Striking photomural by Josep Renau, exhibited at the Spanish Pavilion of the 1937 Paris World’s Fair (as was Guernica), contrasting a woman from Salamanca in bridal dress and a militiawoman from Barcelona – in trousers as she strides confidently forward.. The legend on the glass under the militiawoman confirms this message: “The New Woman of Spain has rid herself of the superstitions and misery of her past enslavement and is reborn and capable of taking part in the celebration of the future”
“Superimposed on a glass wall, and standing side by side, are life-sized photos of two Spanish women. One woman is dressed in a traditional, elaborately constructed, and richly decorated wedding dress. The other woman, a Republican militiawoman, is wearing an open-collared shirt and trousers. The woman wearing the traditional dress appears weighted down by its voluminous multi-layered skirt and long sleeves. Her arms hang down limply by her side, her mouth is tightly closed, and she stares straight ahead. In comparison, the fabric of the trousers and shirt of the militiawoman is lightweight enough to appear to be moving as she strides confidently forward. Her arms convey strength and movement, as does her left shoulder, which seems to more toward the viewer. The woman’s mouth is open and she appears to be issuing some sort of command. Her eyes are piercing and intent. Her head is uncovered and her hair is pulled off her face. Unlike the bride in the other photograph, this woman appears to be walking out of the display straight towards the visitor. The only adornment on her clothing is a leather strap across her shoulder–possibly a gun holster–investing her with an aggressive and militaristic persona. ”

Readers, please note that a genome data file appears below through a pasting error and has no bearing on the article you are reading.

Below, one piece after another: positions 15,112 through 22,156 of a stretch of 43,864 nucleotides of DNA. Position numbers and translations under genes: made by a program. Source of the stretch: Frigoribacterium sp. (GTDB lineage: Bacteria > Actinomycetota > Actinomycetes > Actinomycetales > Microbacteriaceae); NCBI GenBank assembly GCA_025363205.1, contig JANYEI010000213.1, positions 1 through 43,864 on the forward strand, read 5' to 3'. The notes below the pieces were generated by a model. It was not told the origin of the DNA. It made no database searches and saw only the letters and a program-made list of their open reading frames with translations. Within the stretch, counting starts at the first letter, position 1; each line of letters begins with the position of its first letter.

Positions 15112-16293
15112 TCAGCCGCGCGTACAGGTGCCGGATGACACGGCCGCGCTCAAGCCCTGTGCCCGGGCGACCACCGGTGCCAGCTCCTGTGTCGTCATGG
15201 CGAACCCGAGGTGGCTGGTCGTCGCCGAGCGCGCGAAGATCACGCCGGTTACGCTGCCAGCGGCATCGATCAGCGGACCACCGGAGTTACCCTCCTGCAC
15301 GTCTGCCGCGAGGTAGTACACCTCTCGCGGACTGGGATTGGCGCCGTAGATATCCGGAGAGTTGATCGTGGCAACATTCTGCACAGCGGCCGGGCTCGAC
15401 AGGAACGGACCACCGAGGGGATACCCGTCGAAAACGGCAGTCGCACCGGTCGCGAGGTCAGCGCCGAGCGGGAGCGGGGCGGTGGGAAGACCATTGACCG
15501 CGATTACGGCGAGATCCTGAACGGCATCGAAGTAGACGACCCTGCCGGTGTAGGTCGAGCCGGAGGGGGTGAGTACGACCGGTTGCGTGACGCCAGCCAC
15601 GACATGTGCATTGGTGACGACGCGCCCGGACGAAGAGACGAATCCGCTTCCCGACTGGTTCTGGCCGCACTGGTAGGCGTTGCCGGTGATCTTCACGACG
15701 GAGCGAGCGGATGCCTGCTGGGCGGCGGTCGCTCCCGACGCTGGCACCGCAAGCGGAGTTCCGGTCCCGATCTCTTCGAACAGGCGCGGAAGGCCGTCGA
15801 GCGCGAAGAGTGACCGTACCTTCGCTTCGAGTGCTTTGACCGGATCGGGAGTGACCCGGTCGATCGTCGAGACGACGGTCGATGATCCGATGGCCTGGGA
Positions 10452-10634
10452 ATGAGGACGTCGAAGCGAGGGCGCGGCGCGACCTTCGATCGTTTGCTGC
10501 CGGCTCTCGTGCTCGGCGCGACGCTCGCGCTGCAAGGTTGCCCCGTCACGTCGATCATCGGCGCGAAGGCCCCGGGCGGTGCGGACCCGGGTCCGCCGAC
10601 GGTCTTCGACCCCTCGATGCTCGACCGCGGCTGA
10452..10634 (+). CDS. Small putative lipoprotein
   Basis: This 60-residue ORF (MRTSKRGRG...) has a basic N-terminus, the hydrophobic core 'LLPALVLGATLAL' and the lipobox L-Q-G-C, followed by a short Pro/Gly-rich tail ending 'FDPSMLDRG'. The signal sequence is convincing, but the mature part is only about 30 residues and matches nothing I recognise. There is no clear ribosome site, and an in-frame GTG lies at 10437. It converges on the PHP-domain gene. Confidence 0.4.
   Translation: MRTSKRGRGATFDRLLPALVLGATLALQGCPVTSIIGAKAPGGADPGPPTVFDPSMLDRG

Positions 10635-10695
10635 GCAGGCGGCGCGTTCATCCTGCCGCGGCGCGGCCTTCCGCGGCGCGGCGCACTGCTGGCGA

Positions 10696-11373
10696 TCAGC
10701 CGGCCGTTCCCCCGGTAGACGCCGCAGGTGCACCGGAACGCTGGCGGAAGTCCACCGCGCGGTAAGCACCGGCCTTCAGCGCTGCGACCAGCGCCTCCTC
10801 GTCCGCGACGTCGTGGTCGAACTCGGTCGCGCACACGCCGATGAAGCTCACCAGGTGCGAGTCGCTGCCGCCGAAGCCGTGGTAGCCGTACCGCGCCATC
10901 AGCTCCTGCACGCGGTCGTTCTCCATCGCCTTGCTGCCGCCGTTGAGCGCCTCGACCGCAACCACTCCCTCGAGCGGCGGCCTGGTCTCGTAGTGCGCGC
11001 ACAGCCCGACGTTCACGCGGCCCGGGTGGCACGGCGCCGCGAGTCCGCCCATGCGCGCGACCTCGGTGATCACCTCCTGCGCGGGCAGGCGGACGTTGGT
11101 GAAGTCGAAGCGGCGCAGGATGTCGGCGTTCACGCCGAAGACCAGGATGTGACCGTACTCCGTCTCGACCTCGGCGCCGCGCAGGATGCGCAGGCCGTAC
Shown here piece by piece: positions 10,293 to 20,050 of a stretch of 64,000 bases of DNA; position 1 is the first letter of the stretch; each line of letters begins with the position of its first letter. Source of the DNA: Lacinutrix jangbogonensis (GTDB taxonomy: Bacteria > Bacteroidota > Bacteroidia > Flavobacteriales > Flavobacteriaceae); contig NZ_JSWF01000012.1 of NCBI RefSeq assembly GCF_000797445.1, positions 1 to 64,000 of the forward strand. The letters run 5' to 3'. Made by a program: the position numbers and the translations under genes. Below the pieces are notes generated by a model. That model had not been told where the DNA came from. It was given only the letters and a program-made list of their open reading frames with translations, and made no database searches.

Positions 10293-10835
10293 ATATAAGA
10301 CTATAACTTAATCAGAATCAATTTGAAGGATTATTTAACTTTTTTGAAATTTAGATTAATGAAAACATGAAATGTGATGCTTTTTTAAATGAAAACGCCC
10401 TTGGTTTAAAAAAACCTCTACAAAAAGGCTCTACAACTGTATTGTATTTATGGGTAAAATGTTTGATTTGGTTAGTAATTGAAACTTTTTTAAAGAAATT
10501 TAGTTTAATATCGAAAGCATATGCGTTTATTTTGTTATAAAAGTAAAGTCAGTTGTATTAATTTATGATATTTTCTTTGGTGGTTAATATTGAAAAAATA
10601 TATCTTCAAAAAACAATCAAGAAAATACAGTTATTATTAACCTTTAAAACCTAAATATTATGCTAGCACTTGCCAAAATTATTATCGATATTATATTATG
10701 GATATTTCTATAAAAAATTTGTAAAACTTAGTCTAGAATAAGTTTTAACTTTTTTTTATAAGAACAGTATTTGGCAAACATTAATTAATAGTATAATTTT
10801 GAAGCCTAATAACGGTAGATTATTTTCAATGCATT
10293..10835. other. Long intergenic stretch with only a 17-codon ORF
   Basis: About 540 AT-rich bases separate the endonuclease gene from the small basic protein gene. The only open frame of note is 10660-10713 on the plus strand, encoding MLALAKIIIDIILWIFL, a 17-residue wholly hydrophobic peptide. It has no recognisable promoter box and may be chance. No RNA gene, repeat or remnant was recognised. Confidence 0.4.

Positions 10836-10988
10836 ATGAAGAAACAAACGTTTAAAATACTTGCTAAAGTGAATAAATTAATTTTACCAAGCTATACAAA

Explaining the intended message of Renau’s photomural,
Jordana Mendelson writes:
…Renau contrasted the Arxiu Mas image of traditional culture with the forward stride of a young militia woman. The photomural
used the visual comparison to reinforce a message about the liberation of women under the Republic: shedding her age-old
traditional dress, the new woman of the revolution would find freedom in her fight against fascism.
The legend on the glass under the militiawoman confirms this message: “The New Woman of Spain has rid herself of the superstitions and misery of her past enslavement and is reborn and capable of taking part in the celebration of the future” (Graham 112 n.7).
For visitors to the 1937 World’s Fair, the trousers on the miliciana would have been the most obvious sign of Spanish women’s new emancipation and alignment with aggressive political action. As Nash explains … for [Spanish] women the wearing of trousers or monos [blue
overalls] acquired an even deeper significance, as women had never before adopted such masculine attire. So for women, donning the
militia/revolutionary uniform not only meant an exterior identification with the process of social change but also a
challenge to traditional female attire and appearance.